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Can J Surg. 2003 Dec;46(6):419-26.

Optimal excision margins for primary cutaneous melanoma: a systematic review and meta-analysis.

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Department of Health Administration, University of Toronto, Ont.



To determine in patients with localized primary melanoma of the trunk or extremities the optimal excision margin that achieves the highest disease-free survival and overall survival and the lowest local recurrence rate.


Trials comparing 2 different excision margins were identified by searching MEDLINE from 1966 to May 2002 using the term "melanoma," subheading "surgery," and limiting the search to human studies and randomized controlled trials (RCTs). Additional studies were found using the MeSH term "surgical procedures, operative," combining with "melanoma," and limiting to human studies. We searched EMBASE and the Cochrane Library in May 2002 using similar terminology. No language restriction was applied.


We selected studies for the overview using the following inclusion criteria: design--an RCT with wide excision versus narrower excision (margin width was not specified a priori); population--adult patients (> 18 yr) with cutaneous melanoma of the trunk or extremities without evidence of metastasis; intervention--surgical excision of the primary melanoma; and outcomes--at least 1 of overall survival, disease-free survival, local recurrence, wound complications and necessity for skin grafting.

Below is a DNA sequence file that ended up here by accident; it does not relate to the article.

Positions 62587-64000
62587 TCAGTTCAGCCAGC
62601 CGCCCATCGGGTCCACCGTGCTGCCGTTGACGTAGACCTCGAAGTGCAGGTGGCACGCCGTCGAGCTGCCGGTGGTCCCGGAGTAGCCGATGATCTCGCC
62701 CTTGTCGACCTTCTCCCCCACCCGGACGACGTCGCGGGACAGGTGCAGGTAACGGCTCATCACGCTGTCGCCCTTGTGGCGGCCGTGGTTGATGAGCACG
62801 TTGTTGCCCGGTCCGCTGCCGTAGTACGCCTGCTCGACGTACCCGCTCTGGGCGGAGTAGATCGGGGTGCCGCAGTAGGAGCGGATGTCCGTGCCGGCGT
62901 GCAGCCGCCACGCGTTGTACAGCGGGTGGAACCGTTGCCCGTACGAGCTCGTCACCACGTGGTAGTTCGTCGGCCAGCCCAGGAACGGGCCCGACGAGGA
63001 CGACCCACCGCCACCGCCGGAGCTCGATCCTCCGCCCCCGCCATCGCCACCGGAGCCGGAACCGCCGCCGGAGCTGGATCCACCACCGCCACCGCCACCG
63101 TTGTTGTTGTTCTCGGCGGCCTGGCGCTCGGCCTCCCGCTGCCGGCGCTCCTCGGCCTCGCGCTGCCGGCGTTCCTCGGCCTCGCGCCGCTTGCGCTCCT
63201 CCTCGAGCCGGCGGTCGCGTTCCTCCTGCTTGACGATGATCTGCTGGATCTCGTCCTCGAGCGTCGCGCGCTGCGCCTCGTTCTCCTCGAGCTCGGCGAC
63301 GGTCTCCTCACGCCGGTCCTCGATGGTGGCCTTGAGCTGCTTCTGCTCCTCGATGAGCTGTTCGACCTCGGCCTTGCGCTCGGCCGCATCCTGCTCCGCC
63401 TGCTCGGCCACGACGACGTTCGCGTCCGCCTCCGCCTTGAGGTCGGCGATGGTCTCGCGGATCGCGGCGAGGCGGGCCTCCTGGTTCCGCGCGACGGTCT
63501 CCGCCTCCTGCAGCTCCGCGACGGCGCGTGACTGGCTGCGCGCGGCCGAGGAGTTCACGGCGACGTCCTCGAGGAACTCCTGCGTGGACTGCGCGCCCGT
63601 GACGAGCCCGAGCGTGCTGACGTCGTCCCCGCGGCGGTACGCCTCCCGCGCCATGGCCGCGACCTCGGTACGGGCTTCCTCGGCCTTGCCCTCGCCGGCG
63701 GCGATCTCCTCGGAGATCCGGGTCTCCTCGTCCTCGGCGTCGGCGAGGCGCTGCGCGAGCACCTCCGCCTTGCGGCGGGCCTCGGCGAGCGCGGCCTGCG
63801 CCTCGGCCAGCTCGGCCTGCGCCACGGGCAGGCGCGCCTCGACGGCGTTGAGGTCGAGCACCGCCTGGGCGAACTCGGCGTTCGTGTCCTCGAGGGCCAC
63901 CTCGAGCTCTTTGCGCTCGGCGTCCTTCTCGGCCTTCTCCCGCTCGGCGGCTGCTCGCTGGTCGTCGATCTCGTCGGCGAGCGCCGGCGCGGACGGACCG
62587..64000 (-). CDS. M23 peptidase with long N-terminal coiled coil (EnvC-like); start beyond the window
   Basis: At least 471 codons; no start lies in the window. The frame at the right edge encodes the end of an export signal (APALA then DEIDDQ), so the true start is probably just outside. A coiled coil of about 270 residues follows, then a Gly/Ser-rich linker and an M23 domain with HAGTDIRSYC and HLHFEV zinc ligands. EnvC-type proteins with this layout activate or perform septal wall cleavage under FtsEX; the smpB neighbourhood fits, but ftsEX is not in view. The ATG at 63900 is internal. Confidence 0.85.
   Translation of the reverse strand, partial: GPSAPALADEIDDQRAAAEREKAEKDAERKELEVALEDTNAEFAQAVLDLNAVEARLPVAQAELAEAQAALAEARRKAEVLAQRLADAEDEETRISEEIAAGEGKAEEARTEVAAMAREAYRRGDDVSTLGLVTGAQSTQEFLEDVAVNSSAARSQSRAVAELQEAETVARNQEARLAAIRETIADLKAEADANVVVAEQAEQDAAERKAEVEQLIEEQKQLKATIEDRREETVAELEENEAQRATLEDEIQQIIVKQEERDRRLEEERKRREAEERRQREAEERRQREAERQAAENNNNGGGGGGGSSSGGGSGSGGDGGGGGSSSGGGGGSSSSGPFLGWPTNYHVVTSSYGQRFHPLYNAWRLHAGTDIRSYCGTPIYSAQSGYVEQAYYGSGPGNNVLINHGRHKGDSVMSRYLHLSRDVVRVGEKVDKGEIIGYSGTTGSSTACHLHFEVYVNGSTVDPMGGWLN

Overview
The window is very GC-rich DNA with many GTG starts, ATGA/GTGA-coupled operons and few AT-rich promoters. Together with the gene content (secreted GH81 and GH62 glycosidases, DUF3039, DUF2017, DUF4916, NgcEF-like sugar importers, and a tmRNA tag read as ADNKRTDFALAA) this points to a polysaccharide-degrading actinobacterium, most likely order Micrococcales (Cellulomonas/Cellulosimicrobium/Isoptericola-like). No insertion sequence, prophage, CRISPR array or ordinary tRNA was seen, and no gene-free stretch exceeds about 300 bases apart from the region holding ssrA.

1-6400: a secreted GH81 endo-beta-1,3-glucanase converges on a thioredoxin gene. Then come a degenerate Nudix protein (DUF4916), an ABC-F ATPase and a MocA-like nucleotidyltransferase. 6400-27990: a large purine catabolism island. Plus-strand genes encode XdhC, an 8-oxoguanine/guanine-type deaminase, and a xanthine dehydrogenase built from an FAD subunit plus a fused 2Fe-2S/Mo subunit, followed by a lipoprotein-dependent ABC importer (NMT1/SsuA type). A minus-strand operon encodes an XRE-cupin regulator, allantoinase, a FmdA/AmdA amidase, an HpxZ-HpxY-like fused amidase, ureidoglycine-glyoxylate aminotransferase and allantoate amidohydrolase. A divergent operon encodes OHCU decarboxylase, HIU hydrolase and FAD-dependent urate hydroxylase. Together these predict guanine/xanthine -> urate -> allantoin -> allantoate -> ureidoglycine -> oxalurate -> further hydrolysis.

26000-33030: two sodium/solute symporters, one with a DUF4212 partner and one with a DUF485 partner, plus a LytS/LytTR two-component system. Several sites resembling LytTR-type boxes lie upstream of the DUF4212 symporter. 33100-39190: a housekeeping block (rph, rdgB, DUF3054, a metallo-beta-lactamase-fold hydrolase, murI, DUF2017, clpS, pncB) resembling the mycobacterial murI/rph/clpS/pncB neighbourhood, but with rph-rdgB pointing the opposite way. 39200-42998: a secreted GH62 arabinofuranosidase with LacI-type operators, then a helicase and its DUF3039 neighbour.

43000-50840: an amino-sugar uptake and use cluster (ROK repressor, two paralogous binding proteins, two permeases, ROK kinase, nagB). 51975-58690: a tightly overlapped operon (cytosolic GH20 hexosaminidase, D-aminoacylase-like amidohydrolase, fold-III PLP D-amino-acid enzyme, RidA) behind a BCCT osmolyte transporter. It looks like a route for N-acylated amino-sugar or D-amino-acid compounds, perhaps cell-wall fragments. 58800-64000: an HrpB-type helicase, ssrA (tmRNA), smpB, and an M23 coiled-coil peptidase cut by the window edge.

Information was abstracted for each outcome reported in the studies, and results were pooled by consensus. Statistical analysis was performed using RevMan 4.1 (The Cochrane Collaboration) software program. Relative risk and risk difference were reported with 95% confidence intervals. The number needed to harm was calculated for the need for skin grafting by taking the inverse of the risk difference.


Three trials and their follow-up studies met the inclusion criteria and included 2087 adults with localized cutaneous melanoma of the trunk or extremities. No statistically significant differences were found between wide surgical excision (margins ranging from 3-5 cm) and narrower surgical excision (margins ranging from 1-2 cm) with respect to mortality, disease-free survival or local recurrence rate.


Surgical excision margins no more than 2 cm around a melanoma of the trunk or extremities are adequate; overall survival, disease-free survival and recurrence rate are not adversely affected compared with a wider excision. There is more data to support a 2-cm margin than a 1-cm margin as the minimum margin of excision. Surgical margins should be no less than 1 cm around the primary melanoma.

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